Jonathan Merritt is senior columnist for Religion News Service and a contributing writer for The Atlantic. He has published more than 2500 articles in outlets like USA Today, The Week, Buzzfeed and National Journal. Jonathan is author of "Jesus is Better Than You Imagined" and "A Faith of Our Own: Following Jesus Beyond the Culture Wars." He resides in Brooklyn, NY.

12 Comments

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  • It’s both common sense and a matter of Christian doctrine that the Triune God is not male, so why speak as though God were? About four years ago, I began to remove many of the “He”s from my speech about God.
    This woman needs to find something to do with her time. If the Bible uses He, Himself etc who is this twit to say we should not.
    ” Scholars argue that this incense was a sort of aromatherapy for God.”
    Precisely why God did not choose scholars and women to write HIS words, they would have injected their own nonsensical ideas. As I said earlier, find something else to do with your time lady,

  • There are some beautiful and compelling ideas here. And Ms. Winner didn’t even touch on many of the “unusual” metaphors for God which can be found elsewhere in Scripture (although she may in her book, which I am very much looking forward to reading) …

    For instance, God as a worm (Tol’ah). And God as a snake (Moses’ bronze snakes on a pole). And how about God as a tent, or “tabernacle.” (For more on these and other word-pictures of God, please see my blog, CrimsonWorm.org.)

    I also think we should be careful to distinguish between metaphor and substance. What I mean is this: for instance, in Matt. 23:37 Jesus paints Himself (in relation to his fellow Jews) as a mother hen who gathers her chicks under wing. So, is God a female chicken? Obviously not.

    I understand there’s a lot of debate about God’s use of the male pronoun. Is this a mere metaphor? Or substance? While Jesus was obviously biologically male, the Father (and the Holy Spirit) clearly are spirit. But why would Jesus call God “Father” if there wasn’t some significance in the maleness of the title? Spirit is not biological. But many believe maleness or femaleness transcend biology and are an innate part of identity.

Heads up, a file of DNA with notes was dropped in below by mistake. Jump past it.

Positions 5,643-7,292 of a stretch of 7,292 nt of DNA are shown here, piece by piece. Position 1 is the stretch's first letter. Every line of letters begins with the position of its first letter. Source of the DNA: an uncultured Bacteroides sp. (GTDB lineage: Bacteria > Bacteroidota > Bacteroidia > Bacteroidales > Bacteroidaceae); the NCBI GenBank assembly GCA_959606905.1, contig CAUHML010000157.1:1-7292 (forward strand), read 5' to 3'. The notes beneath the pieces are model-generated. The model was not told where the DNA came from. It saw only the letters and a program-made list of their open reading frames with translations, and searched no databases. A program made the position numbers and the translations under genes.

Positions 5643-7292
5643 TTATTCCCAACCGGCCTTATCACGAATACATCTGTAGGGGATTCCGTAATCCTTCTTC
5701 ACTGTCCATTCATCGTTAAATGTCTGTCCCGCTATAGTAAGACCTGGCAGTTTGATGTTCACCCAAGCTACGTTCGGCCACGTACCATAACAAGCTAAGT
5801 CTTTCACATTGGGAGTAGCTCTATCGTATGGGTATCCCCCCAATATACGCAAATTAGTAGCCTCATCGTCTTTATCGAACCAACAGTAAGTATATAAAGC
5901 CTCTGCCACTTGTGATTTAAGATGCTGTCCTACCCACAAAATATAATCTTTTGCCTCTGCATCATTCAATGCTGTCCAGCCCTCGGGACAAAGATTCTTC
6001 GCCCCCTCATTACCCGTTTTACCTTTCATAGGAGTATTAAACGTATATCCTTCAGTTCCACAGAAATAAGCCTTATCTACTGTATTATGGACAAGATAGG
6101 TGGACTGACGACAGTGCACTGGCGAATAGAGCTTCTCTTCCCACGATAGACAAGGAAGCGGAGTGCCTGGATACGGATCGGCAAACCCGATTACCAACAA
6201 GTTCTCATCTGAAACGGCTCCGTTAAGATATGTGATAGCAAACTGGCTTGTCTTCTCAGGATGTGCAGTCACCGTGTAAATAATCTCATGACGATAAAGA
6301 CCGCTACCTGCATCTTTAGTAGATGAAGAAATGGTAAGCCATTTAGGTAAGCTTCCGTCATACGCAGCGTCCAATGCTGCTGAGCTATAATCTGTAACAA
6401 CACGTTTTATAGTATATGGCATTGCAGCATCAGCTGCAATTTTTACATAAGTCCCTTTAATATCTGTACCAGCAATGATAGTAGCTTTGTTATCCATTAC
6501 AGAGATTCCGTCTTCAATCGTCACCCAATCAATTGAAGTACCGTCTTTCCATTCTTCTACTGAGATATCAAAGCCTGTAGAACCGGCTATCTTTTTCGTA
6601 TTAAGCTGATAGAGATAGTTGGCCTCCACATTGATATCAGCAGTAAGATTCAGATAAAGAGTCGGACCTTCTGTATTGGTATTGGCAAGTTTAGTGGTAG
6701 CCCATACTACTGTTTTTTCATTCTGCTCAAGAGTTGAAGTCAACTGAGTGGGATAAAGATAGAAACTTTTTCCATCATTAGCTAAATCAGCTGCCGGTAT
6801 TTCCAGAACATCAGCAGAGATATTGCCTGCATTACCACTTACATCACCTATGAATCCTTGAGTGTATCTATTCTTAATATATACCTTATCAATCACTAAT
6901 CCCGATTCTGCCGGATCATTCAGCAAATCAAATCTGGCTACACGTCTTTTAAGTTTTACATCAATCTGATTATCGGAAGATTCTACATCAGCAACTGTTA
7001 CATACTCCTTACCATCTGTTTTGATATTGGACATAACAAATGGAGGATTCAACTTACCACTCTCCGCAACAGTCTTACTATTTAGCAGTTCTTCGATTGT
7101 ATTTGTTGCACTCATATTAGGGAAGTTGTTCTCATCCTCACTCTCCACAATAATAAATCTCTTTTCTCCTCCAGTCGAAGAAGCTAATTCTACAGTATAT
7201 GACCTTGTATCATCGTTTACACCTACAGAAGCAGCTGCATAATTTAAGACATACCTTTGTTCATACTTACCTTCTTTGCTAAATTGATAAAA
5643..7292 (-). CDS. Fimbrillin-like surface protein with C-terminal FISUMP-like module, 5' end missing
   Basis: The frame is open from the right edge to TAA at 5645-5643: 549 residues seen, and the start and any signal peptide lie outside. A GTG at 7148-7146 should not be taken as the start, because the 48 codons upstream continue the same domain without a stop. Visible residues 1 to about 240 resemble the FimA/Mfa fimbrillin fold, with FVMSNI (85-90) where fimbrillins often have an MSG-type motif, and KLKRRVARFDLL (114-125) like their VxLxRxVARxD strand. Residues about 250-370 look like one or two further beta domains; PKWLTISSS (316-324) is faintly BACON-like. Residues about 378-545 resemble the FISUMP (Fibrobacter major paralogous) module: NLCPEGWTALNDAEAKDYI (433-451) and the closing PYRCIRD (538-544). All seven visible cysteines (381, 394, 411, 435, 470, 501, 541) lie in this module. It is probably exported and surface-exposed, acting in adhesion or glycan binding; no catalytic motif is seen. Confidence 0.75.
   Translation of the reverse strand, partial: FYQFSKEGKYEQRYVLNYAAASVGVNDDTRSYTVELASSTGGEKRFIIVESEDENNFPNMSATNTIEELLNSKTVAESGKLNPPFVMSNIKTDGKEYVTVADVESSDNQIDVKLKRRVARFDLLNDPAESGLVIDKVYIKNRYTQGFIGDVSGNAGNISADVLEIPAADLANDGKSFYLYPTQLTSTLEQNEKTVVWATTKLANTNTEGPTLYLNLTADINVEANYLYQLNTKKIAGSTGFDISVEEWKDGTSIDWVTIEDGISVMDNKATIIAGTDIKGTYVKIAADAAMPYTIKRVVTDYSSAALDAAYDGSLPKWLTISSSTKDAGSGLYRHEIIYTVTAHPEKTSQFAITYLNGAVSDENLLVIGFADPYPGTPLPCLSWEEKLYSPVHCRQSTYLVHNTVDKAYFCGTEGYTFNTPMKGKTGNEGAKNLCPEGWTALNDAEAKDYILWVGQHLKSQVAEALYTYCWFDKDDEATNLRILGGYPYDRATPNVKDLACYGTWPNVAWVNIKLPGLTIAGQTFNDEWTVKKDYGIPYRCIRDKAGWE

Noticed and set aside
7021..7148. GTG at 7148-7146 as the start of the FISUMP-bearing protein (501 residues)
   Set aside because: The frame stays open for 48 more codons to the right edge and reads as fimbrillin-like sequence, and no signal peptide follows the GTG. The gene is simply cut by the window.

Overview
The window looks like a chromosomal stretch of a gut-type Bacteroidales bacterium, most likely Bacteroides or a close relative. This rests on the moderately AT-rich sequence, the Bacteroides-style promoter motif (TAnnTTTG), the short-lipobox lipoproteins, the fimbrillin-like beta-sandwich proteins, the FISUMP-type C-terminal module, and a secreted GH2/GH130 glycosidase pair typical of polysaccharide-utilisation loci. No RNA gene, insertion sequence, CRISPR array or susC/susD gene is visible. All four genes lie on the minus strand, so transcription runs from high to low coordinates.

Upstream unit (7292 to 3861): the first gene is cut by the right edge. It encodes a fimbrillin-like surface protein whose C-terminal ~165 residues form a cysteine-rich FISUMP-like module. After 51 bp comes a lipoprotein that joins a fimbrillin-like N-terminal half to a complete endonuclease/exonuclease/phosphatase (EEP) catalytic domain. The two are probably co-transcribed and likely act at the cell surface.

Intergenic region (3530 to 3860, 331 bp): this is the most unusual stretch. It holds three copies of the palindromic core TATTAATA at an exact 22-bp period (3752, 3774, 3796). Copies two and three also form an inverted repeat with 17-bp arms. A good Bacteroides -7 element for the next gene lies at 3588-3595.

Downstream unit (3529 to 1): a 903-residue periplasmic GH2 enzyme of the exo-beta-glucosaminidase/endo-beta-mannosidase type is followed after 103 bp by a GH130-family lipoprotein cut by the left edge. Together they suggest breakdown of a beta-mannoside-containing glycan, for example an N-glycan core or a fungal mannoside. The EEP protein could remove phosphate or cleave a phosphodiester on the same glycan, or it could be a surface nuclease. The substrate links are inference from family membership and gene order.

William Young was accused of blasphemy after portraying both Father and Holy Spirit as female in “The Shack.” But a variety of feminine attributes are indeed attributed to the various persons of the Triune God in Scripture.

    I’m sure Ms. Winner’s comments along these lines will cause a hue and cry on the wall below. It should make for interesting reading!

  • Lauren Winner is right-on. She makes God more, not less, real to us. He is not a “stuffy” God nor is He conventional. He is unbounded by human thought, emotion, or expectations…..and yet, He is not above using the most earthy metaphors to reach us.

    And he is not the stoic God of Greek philosophy, but a God who laughs, cries, gets angry and “feels” more deeply than we do. To a Greek-influenced theologian, that’s nonsense, because in a Greek sense, God, being perfect, cannot be moved by anything outside of Himself. How different the God of Scripture is…..